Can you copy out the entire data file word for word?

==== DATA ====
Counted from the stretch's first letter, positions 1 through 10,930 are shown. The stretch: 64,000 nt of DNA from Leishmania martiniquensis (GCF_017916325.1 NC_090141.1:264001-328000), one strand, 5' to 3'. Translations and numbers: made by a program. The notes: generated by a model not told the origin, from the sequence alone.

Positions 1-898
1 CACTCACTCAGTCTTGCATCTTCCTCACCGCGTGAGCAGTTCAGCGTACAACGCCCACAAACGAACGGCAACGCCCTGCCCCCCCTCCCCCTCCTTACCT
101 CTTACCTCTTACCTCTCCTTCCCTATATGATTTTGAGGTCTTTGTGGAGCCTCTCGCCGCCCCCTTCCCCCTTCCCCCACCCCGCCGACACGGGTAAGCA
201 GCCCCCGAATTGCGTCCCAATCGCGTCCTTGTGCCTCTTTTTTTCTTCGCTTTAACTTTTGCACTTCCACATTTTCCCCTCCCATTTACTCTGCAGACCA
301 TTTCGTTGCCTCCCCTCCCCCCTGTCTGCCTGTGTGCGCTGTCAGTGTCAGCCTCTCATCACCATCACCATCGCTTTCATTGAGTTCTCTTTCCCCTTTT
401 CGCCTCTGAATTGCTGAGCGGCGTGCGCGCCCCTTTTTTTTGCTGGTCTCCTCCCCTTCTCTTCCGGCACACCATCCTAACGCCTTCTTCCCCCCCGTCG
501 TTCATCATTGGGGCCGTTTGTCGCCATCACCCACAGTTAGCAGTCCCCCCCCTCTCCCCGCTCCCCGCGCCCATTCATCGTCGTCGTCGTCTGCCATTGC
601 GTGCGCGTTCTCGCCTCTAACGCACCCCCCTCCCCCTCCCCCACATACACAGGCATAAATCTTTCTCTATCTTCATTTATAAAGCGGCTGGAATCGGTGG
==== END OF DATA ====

Counted from the stretch's first letter, positions 1 through 10,930 are shown. The stretch: 64,000 nt of DNA from Leishmania martiniquensis (GCF_017916325.1 NC_090141.1:264001-328000), one strand, 5' to 3'. Translations and numbers: made by a program. The notes: generated by a model not told the origin, from the sequence alone.

Positions 1-898
1 CACTCACTCAGTCTTGCATCTTCCTCACCGCGTGAGCAGTTCAGCGTACAACGCCCACAAACGAACGGCAACGCCCTGCCCCCCCTCCCCCTCCTTACCT
101 CTTACCTCTTACCTCTCCTTCCCTATATGATTTTGAGGTCTTTGTGGAGCCTCTCGCCGCCCCCTTCCCCCTTCCCCCACCCCGCCGACACGGGTAAGCA
201 GCCCCCGAATTGCGTCCCAATCGCGTCCTTGTGCCTCTTTTTTTCTTCGCTTTAACTTTTGCACTTCCACATTTTCCCCTCCCATTTACTCTGCAGACCA
301 TTTCGTTGCCTCCCCTCCCCCCTGTCTGCCTGTGTGCGCTGTCAGTGTCAGCCTCTCATCACCATCACCATCGCTTTCATTGAGTTCTCTTTCCCCTTTT
401 CGCCTCTGAATTGCTGAGCGGCGTGCGCGCCCCTTTTTTTTGCTGGTCTCCTCCCCTTCTCTTCCGGCACACCATCCTAACGCCTTCTTCCCCCCCGTCG
501 TTCATCATTGGGGCCGTTTGTCGCCATCACCCACAGTTAGCAGTCCCCCCCCTCTCCCCGCTCCCCGCGCCCATTCATCGTCGTCGTCGTCTGCCATTGC
601 GTGCGCGTTCTCGCCTCTAACGCACCCCCCTCCCCCTCCCCCACATACACAGGCATAAATCTTTCTCTATCTTCATTTATAAAGCGGCTGGAATCGGTGG